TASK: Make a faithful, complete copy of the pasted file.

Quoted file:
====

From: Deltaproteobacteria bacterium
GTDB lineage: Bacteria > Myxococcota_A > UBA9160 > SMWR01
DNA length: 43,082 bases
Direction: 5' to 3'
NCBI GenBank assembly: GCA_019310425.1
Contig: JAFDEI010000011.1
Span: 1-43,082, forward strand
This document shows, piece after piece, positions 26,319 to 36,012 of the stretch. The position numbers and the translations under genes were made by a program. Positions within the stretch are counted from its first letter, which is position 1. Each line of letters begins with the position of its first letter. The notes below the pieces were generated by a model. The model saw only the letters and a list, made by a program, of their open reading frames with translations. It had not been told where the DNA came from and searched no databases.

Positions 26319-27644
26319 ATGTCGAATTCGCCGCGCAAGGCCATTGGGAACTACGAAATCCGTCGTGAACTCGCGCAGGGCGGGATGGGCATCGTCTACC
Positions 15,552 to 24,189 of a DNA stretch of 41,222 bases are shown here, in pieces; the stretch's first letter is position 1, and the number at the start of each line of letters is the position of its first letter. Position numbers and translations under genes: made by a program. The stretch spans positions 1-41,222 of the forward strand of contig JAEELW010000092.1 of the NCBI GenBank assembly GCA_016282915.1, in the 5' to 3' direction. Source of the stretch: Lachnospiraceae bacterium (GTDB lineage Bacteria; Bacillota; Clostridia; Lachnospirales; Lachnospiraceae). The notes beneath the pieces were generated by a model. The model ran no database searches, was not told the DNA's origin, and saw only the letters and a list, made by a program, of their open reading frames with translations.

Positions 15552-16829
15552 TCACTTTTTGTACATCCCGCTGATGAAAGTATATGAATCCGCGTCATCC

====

From: Deltaproteobacteria bacterium
GTDB lineage: Bacteria > Myxococcota_A > UBA9160 > SMWR01
DNA length: 43,082 bases
Direction: 5' to 3'
NCBI GenBank assembly: GCA_019310425.1
Contig: JAFDEI010000011.1
Span: 1-43,082, forward strand
This document shows, piece after piece, positions 26,319 to 36,012 of the stretch. The position numbers and the translations under genes were made by a program. Positions within the stretch are counted from its first letter, which is position 1. Each line of letters begins with the position of its first letter. The notes below the pieces were generated by a model. The model saw only the letters and a list, made by a program, of their open reading frames with translations. It had not been told where the DNA came from and searched no databases.

Positions 26319-27644
26319 ATGTCGAATTCGCCGCGCAAGGCCATTGGGAACTACGAAATCCGTCGTGAACTCGCGCAGGGCGGGATGGGCATCGTCTACC
Positions 15,552 to 24,189 of a DNA stretch of 41,222 bases are shown here, in pieces; the stretch's first letter is position 1, and the number at the start of each line of letters is the position of its first letter. Position numbers and translations under genes: made by a program. The stretch spans positions 1-41,222 of the forward strand of contig JAEELW010000092.1 of the NCBI GenBank assembly GCA_016282915.1, in the 5' to 3' direction. Source of the stretch: Lachnospiraceae bacterium (GTDB lineage Bacteria; Bacillota; Clostridia; Lachnospirales; Lachnospiraceae). The notes beneath the pieces were generated by a model. The model ran no database searches, was not told the DNA's origin, and saw only the letters and a list, made by a program, of their open reading frames with translations.

Positions 15552-16829
15552 TCACTTTTTGTACATCCCGCTGATGAAAGTATATGAATCCGCGTCATCC